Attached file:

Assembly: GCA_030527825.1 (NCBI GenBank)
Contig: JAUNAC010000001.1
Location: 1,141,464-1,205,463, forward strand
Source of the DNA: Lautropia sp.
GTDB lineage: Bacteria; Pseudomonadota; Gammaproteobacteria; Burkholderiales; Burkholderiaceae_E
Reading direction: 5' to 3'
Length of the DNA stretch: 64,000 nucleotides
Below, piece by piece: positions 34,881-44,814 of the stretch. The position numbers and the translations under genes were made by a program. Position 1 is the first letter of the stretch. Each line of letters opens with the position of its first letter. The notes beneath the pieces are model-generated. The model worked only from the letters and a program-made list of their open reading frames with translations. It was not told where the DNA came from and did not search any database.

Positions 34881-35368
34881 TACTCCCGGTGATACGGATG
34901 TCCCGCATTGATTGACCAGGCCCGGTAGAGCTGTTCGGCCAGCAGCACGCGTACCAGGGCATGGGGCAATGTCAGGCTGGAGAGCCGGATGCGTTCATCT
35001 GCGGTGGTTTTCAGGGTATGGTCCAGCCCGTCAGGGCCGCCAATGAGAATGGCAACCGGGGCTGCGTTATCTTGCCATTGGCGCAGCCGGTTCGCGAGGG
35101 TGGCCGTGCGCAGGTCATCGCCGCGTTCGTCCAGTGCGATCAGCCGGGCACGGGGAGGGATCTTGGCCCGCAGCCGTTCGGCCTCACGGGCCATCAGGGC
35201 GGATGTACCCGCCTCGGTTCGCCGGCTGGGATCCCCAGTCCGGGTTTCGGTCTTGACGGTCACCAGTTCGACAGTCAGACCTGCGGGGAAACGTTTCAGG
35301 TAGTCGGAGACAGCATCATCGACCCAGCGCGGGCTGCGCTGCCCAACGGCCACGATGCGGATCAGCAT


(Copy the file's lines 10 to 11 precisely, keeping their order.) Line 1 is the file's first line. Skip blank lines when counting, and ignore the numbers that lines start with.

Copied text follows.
34881 TACTCCCGGTGATACGGATG
34901 TCCCGCATTGATTGACCAGGCCCGGTAGAGCTGTTCGGCCAGCAGCACGCGTACCAGGGCATGGGGCAATGTCAGGCTGGAGAGCCGGATGCGTTCATCT